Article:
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comment by Bypel
Bypel  ·  1988 days ago  ·  link  ·    ·  parent  ·  post: Forum where fallacies are banned

By 'a search for truth' I meant a search for the truth values of propositions.

What did you think I meant?





goobster  ·  1988 days ago  ·  link  ·  

You said, "For the purposes of this discussion 'truth' means everything objective."

Truth is not an empirical thing. Anything "true" can be wrong when the context changes.

"This is blue."

"Donald Trump is an idiot."

"1 + 1 = 2"

"Jupiter is bigger than Earth."

Every one of these "truths" can be proved right or wrong within a specific contexts. So when you "search for truth", you need to define the context within which this truth exists.

And we are back at the start of our conversation again... there are no empirical truths, so your search for truth must be the search for the truth within a specific context. You can't just say "this is true" and "this is false" because you deem it thus. (Well... I guess you can, but then you would have to be the only person in your universe.)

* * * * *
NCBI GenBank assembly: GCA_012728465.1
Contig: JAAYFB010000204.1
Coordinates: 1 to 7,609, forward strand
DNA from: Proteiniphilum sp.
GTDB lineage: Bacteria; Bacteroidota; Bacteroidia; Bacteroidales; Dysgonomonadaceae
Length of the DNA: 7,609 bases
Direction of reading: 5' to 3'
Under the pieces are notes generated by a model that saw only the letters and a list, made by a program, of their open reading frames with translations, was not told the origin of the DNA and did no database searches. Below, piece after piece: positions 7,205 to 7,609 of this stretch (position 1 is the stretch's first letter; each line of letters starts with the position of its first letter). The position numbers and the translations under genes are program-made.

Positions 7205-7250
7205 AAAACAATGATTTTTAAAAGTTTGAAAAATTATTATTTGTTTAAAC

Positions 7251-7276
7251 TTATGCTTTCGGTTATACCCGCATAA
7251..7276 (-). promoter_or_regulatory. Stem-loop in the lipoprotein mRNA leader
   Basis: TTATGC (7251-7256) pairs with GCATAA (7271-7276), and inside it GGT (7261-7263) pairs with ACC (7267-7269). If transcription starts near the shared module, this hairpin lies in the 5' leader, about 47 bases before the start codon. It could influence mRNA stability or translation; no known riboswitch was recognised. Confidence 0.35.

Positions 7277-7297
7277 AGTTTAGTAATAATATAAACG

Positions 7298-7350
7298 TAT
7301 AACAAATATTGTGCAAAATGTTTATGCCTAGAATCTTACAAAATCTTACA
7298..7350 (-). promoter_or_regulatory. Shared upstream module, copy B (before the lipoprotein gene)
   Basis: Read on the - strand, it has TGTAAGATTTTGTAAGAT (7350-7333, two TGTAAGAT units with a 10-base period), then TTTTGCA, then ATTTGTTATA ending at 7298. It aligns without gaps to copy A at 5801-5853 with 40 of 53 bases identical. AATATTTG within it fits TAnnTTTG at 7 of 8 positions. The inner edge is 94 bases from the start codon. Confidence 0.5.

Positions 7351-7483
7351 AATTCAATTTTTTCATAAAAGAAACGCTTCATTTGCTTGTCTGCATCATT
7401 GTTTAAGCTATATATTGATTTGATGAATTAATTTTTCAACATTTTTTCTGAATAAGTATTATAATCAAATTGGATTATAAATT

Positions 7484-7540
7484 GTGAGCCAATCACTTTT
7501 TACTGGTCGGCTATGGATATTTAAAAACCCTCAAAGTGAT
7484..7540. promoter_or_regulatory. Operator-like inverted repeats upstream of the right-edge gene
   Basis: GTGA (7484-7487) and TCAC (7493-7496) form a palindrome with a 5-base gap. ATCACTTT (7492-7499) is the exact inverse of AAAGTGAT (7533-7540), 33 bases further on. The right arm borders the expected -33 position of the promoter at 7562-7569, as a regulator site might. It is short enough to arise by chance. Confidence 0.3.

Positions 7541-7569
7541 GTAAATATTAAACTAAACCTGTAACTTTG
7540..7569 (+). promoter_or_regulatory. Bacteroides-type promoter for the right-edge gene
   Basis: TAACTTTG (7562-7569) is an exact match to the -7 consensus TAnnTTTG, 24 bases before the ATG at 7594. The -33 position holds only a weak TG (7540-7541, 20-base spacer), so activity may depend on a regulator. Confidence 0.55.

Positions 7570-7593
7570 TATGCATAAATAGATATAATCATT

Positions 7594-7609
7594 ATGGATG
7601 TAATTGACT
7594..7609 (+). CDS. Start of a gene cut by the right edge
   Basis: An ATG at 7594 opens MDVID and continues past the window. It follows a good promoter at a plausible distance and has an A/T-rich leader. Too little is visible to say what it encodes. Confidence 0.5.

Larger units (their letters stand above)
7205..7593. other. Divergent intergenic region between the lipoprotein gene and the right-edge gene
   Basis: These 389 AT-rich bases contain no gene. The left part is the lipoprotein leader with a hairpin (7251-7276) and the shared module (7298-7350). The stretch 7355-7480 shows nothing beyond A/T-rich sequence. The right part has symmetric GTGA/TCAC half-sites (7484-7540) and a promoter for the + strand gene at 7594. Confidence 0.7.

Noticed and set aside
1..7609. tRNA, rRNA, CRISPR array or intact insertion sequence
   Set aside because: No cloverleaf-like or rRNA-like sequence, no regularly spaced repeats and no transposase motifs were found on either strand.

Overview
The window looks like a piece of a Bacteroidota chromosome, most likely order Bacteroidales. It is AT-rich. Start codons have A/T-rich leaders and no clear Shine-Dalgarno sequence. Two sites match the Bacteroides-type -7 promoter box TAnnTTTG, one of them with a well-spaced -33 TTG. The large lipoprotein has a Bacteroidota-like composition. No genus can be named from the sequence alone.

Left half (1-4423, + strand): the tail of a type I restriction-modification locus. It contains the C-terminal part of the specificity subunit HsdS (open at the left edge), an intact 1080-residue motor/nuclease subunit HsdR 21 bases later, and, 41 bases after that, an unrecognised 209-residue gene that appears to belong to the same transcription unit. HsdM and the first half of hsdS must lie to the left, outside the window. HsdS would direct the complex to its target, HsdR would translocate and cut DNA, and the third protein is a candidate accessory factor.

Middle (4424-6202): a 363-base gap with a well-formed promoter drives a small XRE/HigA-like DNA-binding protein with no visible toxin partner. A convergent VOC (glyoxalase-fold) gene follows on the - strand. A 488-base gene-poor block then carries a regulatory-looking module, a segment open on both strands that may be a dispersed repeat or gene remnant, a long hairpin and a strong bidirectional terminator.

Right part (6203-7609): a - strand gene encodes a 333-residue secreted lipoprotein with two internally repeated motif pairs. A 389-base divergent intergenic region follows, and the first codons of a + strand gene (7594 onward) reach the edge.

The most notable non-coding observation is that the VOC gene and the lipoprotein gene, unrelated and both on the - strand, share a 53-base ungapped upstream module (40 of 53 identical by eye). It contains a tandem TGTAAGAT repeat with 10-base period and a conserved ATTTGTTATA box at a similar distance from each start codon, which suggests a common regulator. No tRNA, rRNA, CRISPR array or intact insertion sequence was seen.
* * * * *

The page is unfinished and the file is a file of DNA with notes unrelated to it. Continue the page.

Bypel  ·  1987 days ago  ·  link  ·  

    You can't just say "this is true" and "this is false" because you deem it thus. (Well... I guess you can, but then you would have to be the only person in your universe.)

What do you mean by 'my universe'?

Bypel  ·  1988 days ago  ·  link  ·  

I suspect we are actually agreeing but using different words. You are talking about sentences whereas I am talking about propositions.

Using your language:

There are no absolute truths (i.e true sentences) because the proposition that each sentence maps to has to be defined from context.

However, I meant:

There are absolute truths (i.e true propositions) because the truth value of at least some propositions are unchanging (at least from a certain point on) and not dependant on context.

.

The context is usually known by the people participating in or watching the conversation so there's no need to worry there.